Not that I have anything against guys (or gals) who like to take pics of their limits, it's just not something I generally do (although if I manage to scratch out an Oklahoma quail limit this year you can bet your ass I'm taking a picture of that. Lots of them. But don't hold your breath. See below...).
As a sort of half-assed photographer, I'd much rather try to take an interesting picture of a single bird (feather detail, macro, different angle, whatever) rather than a big pile of perforated birds (as an example, I'm kinda fond of this one ). And it's not like an opening-day limit is some sort of accomplishment or personal milestone for me. I shoot a lot of them. Not a brag, it's just that I live in an area with (most years) a lot of dove. Hell, I'm sure if you gave The Suburban Bushwacker a plane ticket and a shotgun, he'd shoot a limit, too.
**EDIT: Actually, I just realized that technically, this picture is two birds short of a limit. Why? The two collared dove on the end don't count toward the combined mourning dove/whitewing limit, which makes my small victory in the face of today's lousy conditions, and my resulting euphoria (see below) essentially null and void. Sigh. Carry on...
But you know what? I'm posting this gratuitous body count pic, proudly, because damn it, I earned this
It's not that it was so terribly hot: it "only" got up to 106. It's not that it was so terribly windy: it was "only" gusting to about 35 mph or so. But the combination of 106 degrees, 35 mph winds and the effects of this (insert any adjective here) drought all combined to form some weird sort of unholy synergy of misery. It felt like someone was standing directly in front of me holding the world's largest hairdryer and a bucket of sand, and all the while the giant klieg light of the sun burning holes in my retinas, even through the sunglasses.
Misery. My only solace was leaning my back against the water-cooled steel of the stock tank and drinking gallons of ice-cold well water (out of the pipe, not the stock tank...) while waiting for the evening flight.
Unfortunately, the dove were mostly coming in from the west so I had to get up, walk around the pond and go hunker down in the sagebrush, which meant my ass immediately got punctured with dozens of these little bastards...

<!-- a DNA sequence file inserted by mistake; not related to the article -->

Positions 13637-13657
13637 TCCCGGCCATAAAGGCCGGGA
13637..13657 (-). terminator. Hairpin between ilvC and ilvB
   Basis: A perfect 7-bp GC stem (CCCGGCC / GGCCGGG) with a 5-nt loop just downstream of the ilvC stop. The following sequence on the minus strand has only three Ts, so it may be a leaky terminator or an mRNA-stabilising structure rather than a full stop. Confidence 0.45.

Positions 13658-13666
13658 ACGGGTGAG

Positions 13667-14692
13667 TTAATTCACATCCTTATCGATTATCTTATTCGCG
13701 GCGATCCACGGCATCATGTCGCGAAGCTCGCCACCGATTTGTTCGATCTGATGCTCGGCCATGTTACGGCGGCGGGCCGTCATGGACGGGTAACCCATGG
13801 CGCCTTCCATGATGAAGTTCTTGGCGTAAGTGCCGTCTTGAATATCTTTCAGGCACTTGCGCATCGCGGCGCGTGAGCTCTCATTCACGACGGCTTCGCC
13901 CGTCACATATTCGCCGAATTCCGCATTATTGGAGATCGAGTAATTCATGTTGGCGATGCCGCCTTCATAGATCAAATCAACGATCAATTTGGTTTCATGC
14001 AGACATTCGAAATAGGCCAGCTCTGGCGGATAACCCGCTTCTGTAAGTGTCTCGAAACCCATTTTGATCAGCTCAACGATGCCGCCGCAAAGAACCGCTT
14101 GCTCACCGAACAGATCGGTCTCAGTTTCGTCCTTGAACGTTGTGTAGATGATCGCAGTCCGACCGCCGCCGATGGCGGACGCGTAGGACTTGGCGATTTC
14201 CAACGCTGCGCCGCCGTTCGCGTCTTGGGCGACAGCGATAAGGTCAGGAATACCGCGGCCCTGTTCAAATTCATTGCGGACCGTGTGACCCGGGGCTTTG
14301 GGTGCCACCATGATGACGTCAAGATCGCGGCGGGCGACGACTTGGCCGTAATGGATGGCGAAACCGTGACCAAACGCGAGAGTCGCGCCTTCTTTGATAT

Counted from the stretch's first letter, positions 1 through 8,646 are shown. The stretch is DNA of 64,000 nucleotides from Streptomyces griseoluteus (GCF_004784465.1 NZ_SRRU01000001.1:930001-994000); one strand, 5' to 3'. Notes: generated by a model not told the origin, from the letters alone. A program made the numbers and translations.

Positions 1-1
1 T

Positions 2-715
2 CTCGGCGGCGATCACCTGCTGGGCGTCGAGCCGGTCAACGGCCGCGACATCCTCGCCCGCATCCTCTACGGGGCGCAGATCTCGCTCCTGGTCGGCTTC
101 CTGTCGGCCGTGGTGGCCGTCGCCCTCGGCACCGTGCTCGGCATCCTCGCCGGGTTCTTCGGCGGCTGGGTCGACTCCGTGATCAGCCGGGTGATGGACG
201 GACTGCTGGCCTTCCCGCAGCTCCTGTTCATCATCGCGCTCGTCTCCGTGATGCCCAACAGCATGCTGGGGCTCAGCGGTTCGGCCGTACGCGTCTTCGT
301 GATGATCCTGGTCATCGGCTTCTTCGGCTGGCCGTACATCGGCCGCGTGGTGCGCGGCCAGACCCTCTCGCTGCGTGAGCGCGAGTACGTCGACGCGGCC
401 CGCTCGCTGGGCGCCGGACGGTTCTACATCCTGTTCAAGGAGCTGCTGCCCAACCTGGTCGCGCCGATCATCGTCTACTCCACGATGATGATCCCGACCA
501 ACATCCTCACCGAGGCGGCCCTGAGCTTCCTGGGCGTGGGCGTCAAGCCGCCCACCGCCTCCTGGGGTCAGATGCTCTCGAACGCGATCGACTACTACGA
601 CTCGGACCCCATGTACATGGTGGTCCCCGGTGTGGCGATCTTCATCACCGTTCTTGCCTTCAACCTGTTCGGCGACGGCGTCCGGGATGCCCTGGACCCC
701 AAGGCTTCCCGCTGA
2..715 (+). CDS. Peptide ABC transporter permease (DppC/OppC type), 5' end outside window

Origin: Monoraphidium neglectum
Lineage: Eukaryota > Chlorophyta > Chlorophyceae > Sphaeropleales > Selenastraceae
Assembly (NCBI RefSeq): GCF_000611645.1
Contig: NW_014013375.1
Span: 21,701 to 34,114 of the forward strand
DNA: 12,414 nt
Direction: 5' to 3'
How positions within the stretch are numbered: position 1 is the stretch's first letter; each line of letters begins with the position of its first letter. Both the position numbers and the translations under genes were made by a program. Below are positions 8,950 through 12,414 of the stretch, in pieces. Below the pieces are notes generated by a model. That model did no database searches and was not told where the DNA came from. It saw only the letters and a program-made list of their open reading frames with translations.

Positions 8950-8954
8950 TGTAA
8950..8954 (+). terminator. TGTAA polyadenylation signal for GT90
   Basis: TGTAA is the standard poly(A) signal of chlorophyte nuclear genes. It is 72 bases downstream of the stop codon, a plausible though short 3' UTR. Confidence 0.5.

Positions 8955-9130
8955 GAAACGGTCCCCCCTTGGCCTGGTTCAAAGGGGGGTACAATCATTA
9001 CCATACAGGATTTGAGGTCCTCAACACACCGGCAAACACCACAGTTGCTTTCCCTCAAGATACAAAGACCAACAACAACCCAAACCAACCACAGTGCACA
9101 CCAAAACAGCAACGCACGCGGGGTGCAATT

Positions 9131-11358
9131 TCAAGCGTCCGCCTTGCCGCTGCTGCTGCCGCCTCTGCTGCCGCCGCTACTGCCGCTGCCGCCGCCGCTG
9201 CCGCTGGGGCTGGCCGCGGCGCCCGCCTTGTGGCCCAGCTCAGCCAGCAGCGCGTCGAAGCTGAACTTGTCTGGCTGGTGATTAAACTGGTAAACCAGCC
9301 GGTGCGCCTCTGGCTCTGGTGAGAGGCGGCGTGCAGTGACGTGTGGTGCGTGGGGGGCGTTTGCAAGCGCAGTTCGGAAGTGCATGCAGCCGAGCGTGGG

That's a sandbur, if you're lucky enough to not be familiar with them. And if the abstract concept of pain could take a physical form, this is what it would be. If you ever plan on bird hunting northwest Oklahoma or southwest Kansas, I'd advise you to bring a good pair of hemostats, because you'll be picking these out of everything...
But eventually, after the pain and cursing subsided, I started shooting a few birds, including a pair of these...
The Eurasion collared dove, a non-native transplant which is quickly establishing itself across the region. It's still mostly a bird of towns, suburbs and semi-rural backyards (we've got a couple here at the house) but they're showing up in hunters' bags more frequently. These are the first I've shot. They're considerably larger than a mourning dove and when this pair came flying in like a couple B-52s even I could manage the double.
After limiting out I walked back to the truck just in time to catch the area manager driving by. I hadn't seen him in a while so he stopped to talk and eventually the conversation came around to quail. The news, as expected, was grim. It's going to be a tough year. Really tough.
He told me that according to the trapping results, it looks like the quail on that particular area managed to get off one meager hatch in the middle of August, which isn't a good time to be a quail chick in the best of years, much less the hottest, driest summer in recorded history. There were no other age groups for the young quail, which means all other hatches this year apparently failed.
And judging by the heat and condition of the cover, I'm surprised anything survived at all. It's hard to put into words just how desiccated the landscape in this region truly is. I hadn't been out to this particular WMA since the end of quail season back in February, and in fact hadn't spent much, if any time this summer north of where I live. It was dry in February, but it's powder now.
How anything as fragile and high-strung as those little nine-ounce birds can live through a summer like this is beyond me, but as I was sitting there this evening I heard a few bobs whistling from somewhere out in the sagebrush. But just a few.
I may shoot some quail this fall, or I may not, but I'm guessing this is the last "look-at-my-limit" pic you'll be getting from me for quite some time. And really, that's not a bad thing.